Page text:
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Two-hour Macron-Putin dialogue, but EU announces more sanctions

Putin, Macron, conversaci'on, Ucrania, UE, sanciones, Rusia
Paris, May 3 (Prensa Latina) French president, Emmanuel Macron, and Russian president, Vladimir Putin, spoke today for more than two hours about the conflict in Ukraine, on a day in which the European Union (EU) announced that it is preparing more sanctions against Moscow.

It seems difficult to understand that along with the efforts to stop the hostilities and the suffering of the Ukrainian civilian population, the bloc, precisely under the rotating presidency of the Council by France, indicates its intention to escalate the anti-Russian crusade, despite which clearly has not yielded results.

According to the French version of the talks, at least the eighth between the leaders since the beginning of the Russian military operation in Ukraine, on February 24, Macron urged Putin to “allow the evacuation of the Azovstal steel plant in Mariupol.”

Likewise, the French head of state would have requested a ceasefire along with him, a request that contrasts with the decision of the West, including Paris, to supply modern weapons to the government of Volodymyr Zelensky.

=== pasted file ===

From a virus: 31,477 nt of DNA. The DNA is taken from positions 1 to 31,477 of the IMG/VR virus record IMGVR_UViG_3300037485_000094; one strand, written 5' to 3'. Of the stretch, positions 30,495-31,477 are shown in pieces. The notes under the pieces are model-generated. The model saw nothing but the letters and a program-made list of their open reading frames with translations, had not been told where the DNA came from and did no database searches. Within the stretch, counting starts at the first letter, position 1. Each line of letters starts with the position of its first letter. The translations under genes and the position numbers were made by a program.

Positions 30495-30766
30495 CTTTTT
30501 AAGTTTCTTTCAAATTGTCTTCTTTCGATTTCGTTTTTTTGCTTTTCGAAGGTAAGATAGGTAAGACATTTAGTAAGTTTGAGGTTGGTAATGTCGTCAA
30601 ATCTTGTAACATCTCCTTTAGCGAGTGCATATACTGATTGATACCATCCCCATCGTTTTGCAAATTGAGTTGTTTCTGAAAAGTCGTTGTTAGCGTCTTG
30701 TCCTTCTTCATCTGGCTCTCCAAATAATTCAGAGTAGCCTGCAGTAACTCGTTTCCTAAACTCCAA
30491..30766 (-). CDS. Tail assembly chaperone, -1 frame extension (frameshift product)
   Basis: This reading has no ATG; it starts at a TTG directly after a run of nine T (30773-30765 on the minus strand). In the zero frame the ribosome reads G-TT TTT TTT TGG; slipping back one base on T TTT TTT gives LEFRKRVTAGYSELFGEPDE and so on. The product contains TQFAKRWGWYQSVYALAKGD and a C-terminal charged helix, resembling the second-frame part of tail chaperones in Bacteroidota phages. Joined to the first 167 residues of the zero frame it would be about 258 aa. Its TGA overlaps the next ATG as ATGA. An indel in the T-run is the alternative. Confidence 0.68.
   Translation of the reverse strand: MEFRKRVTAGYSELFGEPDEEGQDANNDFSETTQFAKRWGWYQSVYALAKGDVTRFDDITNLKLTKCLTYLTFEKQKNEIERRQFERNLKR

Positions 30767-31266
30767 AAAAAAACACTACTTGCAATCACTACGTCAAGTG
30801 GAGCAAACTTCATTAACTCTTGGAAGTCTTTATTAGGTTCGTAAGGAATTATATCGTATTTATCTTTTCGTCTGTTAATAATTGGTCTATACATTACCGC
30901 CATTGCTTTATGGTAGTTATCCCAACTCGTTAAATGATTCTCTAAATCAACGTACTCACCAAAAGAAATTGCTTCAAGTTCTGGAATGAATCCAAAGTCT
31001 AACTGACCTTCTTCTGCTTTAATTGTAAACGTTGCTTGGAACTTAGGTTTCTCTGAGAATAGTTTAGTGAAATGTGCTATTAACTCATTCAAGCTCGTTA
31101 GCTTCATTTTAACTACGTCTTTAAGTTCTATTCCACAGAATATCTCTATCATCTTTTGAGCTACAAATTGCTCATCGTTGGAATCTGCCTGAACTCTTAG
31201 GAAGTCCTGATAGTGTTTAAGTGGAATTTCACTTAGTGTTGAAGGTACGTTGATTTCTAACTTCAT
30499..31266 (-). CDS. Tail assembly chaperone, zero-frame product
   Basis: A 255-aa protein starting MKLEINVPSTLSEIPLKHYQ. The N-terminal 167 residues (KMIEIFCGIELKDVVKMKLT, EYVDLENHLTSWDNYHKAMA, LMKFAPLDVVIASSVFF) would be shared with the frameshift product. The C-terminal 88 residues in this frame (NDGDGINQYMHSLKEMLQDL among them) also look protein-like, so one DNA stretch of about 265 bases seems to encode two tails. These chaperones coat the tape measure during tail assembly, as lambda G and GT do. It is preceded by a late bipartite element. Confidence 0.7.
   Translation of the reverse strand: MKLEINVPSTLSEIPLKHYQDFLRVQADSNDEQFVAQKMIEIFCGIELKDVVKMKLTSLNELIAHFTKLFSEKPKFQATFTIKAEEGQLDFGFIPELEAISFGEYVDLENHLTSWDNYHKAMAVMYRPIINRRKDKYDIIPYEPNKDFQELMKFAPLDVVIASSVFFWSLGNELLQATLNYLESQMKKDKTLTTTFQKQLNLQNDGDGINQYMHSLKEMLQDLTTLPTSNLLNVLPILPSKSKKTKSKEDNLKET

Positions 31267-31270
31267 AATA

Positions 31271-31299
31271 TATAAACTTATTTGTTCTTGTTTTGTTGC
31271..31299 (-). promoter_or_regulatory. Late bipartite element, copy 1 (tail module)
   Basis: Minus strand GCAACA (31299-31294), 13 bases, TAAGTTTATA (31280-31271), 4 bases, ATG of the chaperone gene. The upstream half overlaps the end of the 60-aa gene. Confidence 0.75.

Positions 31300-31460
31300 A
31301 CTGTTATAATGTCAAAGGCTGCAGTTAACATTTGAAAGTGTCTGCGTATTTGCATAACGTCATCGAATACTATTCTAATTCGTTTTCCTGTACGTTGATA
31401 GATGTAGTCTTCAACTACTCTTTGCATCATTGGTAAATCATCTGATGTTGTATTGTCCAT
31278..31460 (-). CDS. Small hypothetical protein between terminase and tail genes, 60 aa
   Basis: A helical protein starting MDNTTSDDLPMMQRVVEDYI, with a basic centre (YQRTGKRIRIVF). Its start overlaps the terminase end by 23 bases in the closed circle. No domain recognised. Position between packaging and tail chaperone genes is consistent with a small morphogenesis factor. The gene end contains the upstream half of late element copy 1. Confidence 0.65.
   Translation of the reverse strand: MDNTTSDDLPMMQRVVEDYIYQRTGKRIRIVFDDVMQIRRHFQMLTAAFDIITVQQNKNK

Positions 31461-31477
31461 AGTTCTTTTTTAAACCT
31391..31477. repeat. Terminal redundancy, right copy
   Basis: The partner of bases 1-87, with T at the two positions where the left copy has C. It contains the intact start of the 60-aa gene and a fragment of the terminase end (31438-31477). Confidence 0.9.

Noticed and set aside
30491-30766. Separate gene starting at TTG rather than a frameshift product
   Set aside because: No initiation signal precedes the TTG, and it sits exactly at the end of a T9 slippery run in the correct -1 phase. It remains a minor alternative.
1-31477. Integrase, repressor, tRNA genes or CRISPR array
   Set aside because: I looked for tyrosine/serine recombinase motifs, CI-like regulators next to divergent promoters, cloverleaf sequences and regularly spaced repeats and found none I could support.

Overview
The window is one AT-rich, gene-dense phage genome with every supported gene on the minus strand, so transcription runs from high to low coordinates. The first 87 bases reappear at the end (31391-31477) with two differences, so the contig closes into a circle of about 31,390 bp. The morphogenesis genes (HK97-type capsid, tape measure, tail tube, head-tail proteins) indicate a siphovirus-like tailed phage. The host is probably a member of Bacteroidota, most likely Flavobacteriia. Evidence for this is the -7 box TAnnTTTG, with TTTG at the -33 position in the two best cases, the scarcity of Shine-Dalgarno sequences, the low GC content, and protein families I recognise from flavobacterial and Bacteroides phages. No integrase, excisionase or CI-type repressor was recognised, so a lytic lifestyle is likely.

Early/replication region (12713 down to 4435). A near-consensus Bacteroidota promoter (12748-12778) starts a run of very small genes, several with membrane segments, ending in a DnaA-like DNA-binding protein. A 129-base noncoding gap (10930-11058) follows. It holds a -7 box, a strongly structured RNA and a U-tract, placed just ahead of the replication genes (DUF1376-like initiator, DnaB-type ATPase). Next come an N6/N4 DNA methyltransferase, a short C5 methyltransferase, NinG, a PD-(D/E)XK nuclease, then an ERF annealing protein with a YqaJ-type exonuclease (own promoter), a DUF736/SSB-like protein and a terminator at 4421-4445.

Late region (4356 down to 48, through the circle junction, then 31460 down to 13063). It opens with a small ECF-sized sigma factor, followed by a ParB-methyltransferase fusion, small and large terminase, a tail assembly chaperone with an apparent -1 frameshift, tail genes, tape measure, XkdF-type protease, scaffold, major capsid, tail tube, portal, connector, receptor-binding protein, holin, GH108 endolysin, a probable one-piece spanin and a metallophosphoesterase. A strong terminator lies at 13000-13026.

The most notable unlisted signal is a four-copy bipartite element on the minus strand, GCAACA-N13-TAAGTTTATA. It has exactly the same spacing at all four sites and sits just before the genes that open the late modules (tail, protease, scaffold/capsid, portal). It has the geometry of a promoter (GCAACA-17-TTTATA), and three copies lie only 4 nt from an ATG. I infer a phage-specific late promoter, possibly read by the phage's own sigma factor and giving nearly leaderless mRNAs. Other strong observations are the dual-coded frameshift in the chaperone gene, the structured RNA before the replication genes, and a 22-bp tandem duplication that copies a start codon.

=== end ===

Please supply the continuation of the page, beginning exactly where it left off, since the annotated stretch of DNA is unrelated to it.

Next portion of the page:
For his part, the Kremlin reported that Putin commented to his interlocutor on the need for the West to exert an influence on Zelensky favorable to the solution of the crisis and to stop the supply of weapons.

He also drew attention to the lack of awareness by EU member states of crimes committed by Ukrainian forces against civilians in Donbass, where Moscow recognized the independence of the self-proclaimed republics of Donetsk and Lugansk. On the same day as this new edition of the Macron-Putin telephone dialogue, the EU’s High Representative for Foreign Affairs and Security Policy, Josep Borrell, announced that the bloc is preparing new sanctions against Russia, including the limitation of oil imports .

Borrell also mentioned the addition of other Russian banks to the list of institutions excluded from the Swift system, an international financial communications network.

Hundreds of sanctions have not deflected Moscow from its stated goal at the end of February of ensuring the safety of the Donbass population and “denazifying” its neighbor.

Russia also brandished its security demands, in the face of NATO’s expansion into Eastern Europe, this time with Ukraine as the spearhead.

Peace seems distant, despite the demands of the UN and its Secretary General, António Guterres, in the midst of the West’s efforts to arm Ukraine, whose population suffers the consequences of the lack of will to stop a conflict that perhaps could be avoided.